Therese Hanlon holds a photo of nine-year-old Susma Thapa

Seeking change for orphans

Hardship, success meld in Nepal visit

Therese Hanlon was looking for a change, what she got was so much more.

Three weeks volunteering at an orphanage in Bhaktapur, Nepal opened the 19-year-old Oak Bay High school graduate’s eyes to a world she had never seen. Six months later, she is raising money to continue the work she started and return to the orphans it was difficult for her to leave behind.

“I had such an amazing time at the orphanage. I found the kids so loving and so accepting and they really trust you and make such a great connection,” she said.

Twenty children, between five and 15-years-old, who either don’t have living parents, have been cast from their homes when their parents remarried, or were rescued from physical or mental abuse, live at the orphanage.

Hanlon said one eight-year-old girl was rescued from working as a live-in servant, another was so malnourished the nine-year-old looks and behaves like a five-year-old, and another was physically abused to the point he is now prone to violent outbursts of his own.

One trait they all share is that they were welcomed into the Bhaktapur Self-Sustaining Children’s Home, in Bhaktapur, Nepal where Riya and Rupak Thapa cook and care for them along with three assistants, who help the children back on the path to a normal life. Like many non-profits in third-world countries, financing is always a struggle and that is where Hanlon, a second year kinesiology student at the University of Victoria, is focused, hoping to give even more when she visits the orphanage again in 2016.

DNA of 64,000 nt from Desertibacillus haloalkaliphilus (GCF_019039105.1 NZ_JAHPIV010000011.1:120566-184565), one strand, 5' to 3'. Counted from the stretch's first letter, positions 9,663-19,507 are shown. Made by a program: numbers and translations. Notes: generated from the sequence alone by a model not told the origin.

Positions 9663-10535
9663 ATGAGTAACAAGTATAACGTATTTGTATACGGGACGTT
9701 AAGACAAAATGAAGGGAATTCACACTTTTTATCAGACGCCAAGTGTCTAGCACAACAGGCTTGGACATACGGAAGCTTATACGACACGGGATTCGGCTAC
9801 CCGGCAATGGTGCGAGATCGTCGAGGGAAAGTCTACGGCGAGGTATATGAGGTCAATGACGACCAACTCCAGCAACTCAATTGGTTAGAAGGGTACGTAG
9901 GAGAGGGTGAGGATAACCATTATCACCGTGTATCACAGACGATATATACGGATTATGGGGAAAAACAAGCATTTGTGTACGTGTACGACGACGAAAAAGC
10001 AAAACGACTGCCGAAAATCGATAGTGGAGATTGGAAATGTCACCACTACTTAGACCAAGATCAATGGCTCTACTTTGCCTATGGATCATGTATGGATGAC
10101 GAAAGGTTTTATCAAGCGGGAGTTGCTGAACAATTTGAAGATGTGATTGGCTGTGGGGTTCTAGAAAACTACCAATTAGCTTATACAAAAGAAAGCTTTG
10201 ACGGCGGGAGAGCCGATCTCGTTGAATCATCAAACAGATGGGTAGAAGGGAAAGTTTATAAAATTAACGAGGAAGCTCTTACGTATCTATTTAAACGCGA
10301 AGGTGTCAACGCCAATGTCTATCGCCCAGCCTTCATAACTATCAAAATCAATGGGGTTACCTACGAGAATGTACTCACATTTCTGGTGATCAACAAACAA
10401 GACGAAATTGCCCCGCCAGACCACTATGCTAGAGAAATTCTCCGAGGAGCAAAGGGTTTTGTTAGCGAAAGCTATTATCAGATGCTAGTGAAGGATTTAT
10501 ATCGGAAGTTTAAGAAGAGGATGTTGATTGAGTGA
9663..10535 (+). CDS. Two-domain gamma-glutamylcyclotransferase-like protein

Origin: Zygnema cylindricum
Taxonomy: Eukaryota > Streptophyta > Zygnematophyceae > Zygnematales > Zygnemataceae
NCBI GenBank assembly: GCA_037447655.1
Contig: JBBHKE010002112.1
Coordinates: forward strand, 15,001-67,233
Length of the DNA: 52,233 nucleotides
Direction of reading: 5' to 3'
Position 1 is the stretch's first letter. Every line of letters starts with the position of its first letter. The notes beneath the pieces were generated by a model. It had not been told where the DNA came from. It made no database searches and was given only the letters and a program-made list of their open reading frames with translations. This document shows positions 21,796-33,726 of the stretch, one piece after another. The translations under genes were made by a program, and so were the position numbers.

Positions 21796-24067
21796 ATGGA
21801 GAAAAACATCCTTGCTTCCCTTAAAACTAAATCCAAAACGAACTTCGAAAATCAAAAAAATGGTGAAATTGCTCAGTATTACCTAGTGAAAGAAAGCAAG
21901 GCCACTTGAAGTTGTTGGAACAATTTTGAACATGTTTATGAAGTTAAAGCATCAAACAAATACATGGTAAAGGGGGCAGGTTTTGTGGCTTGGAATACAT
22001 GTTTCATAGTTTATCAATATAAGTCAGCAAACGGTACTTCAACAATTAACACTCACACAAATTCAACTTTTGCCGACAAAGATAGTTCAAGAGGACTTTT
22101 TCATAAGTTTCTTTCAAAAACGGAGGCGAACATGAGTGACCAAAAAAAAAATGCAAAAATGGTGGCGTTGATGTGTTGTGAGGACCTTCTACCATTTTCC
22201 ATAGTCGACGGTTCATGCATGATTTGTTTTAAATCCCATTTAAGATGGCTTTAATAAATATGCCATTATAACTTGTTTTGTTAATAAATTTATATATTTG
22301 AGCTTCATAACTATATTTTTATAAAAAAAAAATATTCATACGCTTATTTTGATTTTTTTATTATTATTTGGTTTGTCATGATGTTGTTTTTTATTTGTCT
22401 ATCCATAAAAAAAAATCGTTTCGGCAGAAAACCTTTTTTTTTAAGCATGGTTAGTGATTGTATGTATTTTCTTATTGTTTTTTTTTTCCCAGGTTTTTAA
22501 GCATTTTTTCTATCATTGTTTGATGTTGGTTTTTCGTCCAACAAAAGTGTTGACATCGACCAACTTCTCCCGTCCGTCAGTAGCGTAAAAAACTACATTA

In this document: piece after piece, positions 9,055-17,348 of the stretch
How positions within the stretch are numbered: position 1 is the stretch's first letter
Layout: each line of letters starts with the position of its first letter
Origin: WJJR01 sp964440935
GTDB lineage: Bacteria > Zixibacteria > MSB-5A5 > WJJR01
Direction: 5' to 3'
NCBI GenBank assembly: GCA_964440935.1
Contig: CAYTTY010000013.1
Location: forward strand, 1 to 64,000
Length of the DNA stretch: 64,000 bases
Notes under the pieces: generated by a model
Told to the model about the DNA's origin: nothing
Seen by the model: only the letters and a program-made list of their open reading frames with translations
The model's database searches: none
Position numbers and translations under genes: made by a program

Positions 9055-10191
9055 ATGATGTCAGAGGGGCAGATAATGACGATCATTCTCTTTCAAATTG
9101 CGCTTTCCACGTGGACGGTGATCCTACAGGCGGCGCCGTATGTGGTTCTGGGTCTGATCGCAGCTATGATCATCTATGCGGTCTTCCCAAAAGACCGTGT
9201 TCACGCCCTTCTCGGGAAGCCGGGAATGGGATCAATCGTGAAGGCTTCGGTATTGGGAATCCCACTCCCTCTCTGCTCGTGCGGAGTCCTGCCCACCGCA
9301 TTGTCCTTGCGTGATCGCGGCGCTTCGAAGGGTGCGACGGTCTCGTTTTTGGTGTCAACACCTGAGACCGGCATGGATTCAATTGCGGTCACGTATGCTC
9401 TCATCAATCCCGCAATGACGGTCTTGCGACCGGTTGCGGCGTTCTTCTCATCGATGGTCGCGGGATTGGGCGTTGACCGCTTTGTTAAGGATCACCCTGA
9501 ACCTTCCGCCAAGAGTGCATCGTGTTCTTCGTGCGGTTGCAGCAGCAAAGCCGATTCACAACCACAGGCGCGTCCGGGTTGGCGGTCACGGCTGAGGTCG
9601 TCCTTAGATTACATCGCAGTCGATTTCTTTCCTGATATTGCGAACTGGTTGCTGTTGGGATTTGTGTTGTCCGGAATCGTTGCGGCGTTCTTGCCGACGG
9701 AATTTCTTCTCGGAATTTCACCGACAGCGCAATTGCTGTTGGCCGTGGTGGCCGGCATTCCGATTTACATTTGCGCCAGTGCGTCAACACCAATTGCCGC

“It is quite important to me, I really built great relationships with the kids, (their photos) are all over my walls and I would love to go back and see them again,” she said. “I see so much potential there. I want to show them that they are important and worth coming back for.”

Dr. Anna Mason, who has employed Hanlon as a babysitter for the past three years, has witnessed the girl’s personal growth first hand.

“I think going to Nepal made her more determined to help the less fortunate in our world. She seemed deeply moved by her experience in Nepal working with impoverished orphan children,” the family physician said. “I think both young and old people ought to take inspiration from volunteers like Therese. We should all do what we can to help others who aren’t fortunate enough to have the opportunities we have here in Canada.”

Hanlon has set up a funding page, where she is raising money to send back to her extended family in Nepal. She says the money will go a long way toward improving conditions at the orphanage. Plans are to expand the orphanage so it can take more than the 20 children they currently house, and add agricultural land to grow food for themselves and to make the orphanage more self sustaining.

Hanlon said despite the challenges they face, this is not just a story of hardship, but a story of success. The children there are succeeding, growing and learning and she wants to be a part of that success moving forward.

“My main focus in this project has always been the children. And not just those that I met and fell in love with when I was in Nepal, but all the children that I didn’t get to meet that are in awful situations elsewhere,” she said. “I also want to give the children already there an even better home to be in, with an even better chance at a successful, independent future. Living in a home that is in even better shape, and even more comfortable than it was when I was there last.”

For more information on her fundraising campaign click here.

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